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State v. Miller

Decided: June 6, 1966.

STATE OF NEW JERSEY, PLAINTIFF-APPELLANT,
v.
LEROY MILLER, DEFENDANT-RESPONDENT



For reversal -- Chief Justice Weintraub and Justices Jacobs, Francis, Proctor, Hall and Schettino. For affirmance -- None. The opinion of the court was delivered by Schettino, J.

Schettino

[47 NJ Page 274] Defendant was indicted by the Grand Jury of Essex County for the possession of heroin, N.J.S.A. 24:18-4. Prior to trial, he moved before the Essex County Court for the suppression of certain evidence relating to the indictment. After formal hearing, the court granted defendant's motion and the State sought and was granted leave to appeal by the Appellate Division, which at the same

time, remanded the cause for the purpose of taking further testimony. From an adverse ruling after this second hearing, the State again sought and again was granted leave to appeal and we certified the cause prior to hearing in the Appellate Division.

From the record of the two hearings and from the findings of fact and conclusions of law filed by the county court after each hearing, it appears the search and seizure occurred in the following manner. On October 15, 1964 one Ronald Miller, a brother and co-tenant with defendant at an apartment located at 112 Broad Street, Newark, called the Newark Police Headquarters and claimed he had information concerning the whereabouts of one David "Skip" Bynum who was being sought in connection with a Newark robbery homicide involving the use of a gun and for whom there was an outstanding arrest warrant. Police Headquarters dispatched Detectives Carr and Pepe to the corner of Third Avenue and Broad Street to meet with the informant, Ronald Miller.

Upon their arrival, Ronald Miller told the detectives that Bynum was with his brother, the defendant in this case, in the Miller brothers' apartment. Ronald stated that he had just been released from the penitentiary and that as he knew Bynum was a fugitive and had his "piece" (gun) with him, he wanted Bynum out of the apartment so that he (Ronald) would not get involved and be returned to jail. Although he had never been used as an informer before, Ronald Miller was known to Detective Carr who was aware of the fact that Ronald had recently been released. The detectives knew of the outstanding arrest warrant for Bynum.

They proceeded immediately to the Miller apartment which was located in the basement of the building. Entering the building by a door which led into a common hallway, the officers drew their guns and knocked at the Miller apartment door. Upon inquiry as to their identity, Detective Carr answered by use of a fictitious name. As the defendant opened the door, the officers, with drawn guns, rushed past into the

apartment, and saw Bynum sitting at a table with a deck of cards. The officers arrested him immediately and, after handcuffing him, searched his person, as well as the person of the defendant for Bynum's gun but it was not found. A search of the premises followed. As Bynum was being handcuffed and searched, the defendant, Miller, was told to sit down. When he became excited, the officers tied his hands with a rope.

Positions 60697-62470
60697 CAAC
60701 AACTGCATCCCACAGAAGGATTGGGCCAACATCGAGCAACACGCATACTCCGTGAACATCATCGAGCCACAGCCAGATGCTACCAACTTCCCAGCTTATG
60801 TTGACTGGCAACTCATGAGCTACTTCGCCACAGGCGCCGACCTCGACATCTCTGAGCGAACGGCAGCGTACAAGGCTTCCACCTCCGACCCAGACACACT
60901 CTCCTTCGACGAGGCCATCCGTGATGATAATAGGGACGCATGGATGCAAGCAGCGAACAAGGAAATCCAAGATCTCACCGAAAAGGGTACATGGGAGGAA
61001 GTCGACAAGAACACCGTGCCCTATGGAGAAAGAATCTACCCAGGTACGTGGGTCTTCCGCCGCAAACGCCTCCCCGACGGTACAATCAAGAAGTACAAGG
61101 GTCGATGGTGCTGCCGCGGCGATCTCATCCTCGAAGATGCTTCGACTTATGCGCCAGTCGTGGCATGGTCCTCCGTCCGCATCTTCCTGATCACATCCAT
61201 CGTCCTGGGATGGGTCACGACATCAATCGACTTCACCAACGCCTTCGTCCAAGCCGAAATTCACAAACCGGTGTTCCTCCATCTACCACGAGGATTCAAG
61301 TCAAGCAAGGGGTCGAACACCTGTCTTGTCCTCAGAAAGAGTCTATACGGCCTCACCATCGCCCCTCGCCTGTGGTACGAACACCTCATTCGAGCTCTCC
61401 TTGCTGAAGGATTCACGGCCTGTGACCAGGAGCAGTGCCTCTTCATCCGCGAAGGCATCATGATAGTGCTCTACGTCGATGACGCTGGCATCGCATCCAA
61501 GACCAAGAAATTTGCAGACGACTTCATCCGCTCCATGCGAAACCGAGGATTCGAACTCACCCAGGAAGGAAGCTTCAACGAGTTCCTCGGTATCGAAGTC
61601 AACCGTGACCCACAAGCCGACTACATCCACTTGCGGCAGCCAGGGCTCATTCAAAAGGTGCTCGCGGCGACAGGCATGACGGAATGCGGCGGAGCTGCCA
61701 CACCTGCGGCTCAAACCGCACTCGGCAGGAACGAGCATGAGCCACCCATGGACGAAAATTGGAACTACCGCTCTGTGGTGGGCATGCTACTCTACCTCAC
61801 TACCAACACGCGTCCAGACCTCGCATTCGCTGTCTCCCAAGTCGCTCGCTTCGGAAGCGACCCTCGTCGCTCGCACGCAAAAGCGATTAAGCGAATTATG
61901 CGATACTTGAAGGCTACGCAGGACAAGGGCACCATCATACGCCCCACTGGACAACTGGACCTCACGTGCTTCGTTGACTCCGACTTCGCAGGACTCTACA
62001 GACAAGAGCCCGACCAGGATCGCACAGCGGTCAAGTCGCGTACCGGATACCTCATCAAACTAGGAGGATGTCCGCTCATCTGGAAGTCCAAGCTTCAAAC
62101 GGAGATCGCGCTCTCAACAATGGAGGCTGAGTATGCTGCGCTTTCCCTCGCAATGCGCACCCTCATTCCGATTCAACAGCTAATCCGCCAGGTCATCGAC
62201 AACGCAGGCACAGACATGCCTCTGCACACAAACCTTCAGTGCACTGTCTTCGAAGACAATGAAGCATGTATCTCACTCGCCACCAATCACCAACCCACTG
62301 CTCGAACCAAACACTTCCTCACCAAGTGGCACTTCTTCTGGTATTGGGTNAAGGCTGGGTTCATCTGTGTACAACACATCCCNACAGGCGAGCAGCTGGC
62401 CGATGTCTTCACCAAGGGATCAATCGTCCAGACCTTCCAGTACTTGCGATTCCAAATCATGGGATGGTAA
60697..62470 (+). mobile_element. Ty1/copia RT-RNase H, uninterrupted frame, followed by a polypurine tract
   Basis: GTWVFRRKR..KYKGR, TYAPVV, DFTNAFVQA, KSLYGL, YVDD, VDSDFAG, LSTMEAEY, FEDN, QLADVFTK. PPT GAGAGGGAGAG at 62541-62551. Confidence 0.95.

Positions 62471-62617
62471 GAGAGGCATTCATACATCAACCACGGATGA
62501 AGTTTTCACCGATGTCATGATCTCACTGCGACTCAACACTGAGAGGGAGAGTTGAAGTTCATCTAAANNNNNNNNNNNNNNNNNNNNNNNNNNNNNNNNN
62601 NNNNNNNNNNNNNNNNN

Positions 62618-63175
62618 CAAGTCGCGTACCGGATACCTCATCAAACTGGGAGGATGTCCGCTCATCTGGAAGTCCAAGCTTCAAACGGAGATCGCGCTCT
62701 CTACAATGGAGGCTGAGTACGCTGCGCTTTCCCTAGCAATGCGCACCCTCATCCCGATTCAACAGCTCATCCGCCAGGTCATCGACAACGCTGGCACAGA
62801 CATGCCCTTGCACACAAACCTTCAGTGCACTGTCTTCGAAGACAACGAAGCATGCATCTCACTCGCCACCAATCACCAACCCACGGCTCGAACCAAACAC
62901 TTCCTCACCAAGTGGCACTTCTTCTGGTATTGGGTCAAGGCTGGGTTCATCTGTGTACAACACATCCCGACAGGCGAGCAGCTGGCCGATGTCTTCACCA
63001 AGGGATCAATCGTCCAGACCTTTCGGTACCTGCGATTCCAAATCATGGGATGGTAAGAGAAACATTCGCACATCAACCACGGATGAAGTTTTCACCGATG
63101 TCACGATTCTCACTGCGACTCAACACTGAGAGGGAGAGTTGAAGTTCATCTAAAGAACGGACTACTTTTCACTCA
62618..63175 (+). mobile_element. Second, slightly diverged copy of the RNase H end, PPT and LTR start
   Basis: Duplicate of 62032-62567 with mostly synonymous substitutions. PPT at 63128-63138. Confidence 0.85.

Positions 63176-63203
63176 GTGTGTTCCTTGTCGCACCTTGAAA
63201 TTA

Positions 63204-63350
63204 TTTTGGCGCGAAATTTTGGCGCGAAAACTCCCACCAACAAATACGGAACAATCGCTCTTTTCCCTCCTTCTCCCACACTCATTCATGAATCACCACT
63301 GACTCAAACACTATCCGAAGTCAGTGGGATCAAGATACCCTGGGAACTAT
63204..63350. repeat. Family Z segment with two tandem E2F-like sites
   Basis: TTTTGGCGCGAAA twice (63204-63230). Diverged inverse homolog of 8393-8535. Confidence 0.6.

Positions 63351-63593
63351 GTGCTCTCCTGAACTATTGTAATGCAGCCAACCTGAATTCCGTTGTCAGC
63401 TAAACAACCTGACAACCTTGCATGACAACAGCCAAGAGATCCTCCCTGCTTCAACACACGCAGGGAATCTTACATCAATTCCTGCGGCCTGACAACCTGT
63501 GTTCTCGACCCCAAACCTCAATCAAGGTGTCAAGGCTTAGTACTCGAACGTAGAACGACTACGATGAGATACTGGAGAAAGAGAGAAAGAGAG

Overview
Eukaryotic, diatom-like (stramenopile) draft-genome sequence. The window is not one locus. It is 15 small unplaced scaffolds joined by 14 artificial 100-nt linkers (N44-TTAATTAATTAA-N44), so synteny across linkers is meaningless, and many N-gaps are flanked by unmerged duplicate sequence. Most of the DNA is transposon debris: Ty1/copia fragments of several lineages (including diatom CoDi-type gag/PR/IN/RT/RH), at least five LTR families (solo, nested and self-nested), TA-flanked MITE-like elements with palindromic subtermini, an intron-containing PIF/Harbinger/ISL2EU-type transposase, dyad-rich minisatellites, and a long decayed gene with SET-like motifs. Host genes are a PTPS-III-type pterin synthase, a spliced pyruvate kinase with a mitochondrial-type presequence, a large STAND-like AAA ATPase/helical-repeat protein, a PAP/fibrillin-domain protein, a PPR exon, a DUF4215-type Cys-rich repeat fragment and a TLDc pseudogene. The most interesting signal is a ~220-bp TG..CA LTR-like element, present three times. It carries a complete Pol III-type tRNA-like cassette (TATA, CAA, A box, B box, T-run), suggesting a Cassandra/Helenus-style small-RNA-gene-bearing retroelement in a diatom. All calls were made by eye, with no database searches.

Detective Carr described the apartment in his testimony as a small single room area with the various portions of kitchen, bedroom and living room established by the positioning of particular furniture used in each. The front door opened into the living room which in turn opened into the kitchen with the bedroom to the rear; the total depth of the apartment being approximately 30 feet. The living area was 12 to 15 feet narrowing at the kitchen to approximately 8 feet and widening again to 12 to 15 feet in the bedroom area. Adjoining the bedroom area was a small bath.

The defendant disputes this description in respect to whether the rooms are portioned by the positioning of furniture. He states that there are walls, ceiling to floor. Even assuming the defendant is correct that the three rooms are portioned by walls, ceiling to floor, the trial court found and defendant admits that the kitchen area is visible to one standing in the living room and the bedroom area is visible to one standing in the kitchen. Thus, as the officers entered through the living room door, Bynum was readily visible while seated at the kitchen table.

Bynum was without his shoes and shirt. The officers, not finding the gun on the person of either the defendant or Bynum, proceeded to search the premises. Due to the fact that Bynum was not fully dressed and also to the fact that the informer, Ronald Miller, had indicated that Bynum was wearing a jacket when he arrived at the Miller apartment, Detective Carr initiated his search with a closet in the bedroom area, some 8 to 10 feet to the left rear of the table at which Bynum was sitting.

In the closet, which had no door but which was covered by a curtain, Detective Carr found a brown paper bag on the floor containing a hypodermic needle and other paraphernalia which usually are used by a narcotics user. Attached to the bag by a rubber band were 15 small glassine packets of heroin. Detective Carr testified that this heroin and the other narcotic paraphernalia were discovered some 10 to 15 minutes after the officers entered defendant's apartment.

A bed, located some 6 feet behind the chair where Bynum was sitting, was next searched. The officers testified that it was disheveled and upon it were lying various articles of men's clothing. As Detective Carr pulled back the covers, six more glassine envelopes of heroin fell to the floor. Bynum's gun was never found, although the remaining portions of the premises were subjected to a 20-minute unavailing search. Bynum and defendant were taken ...


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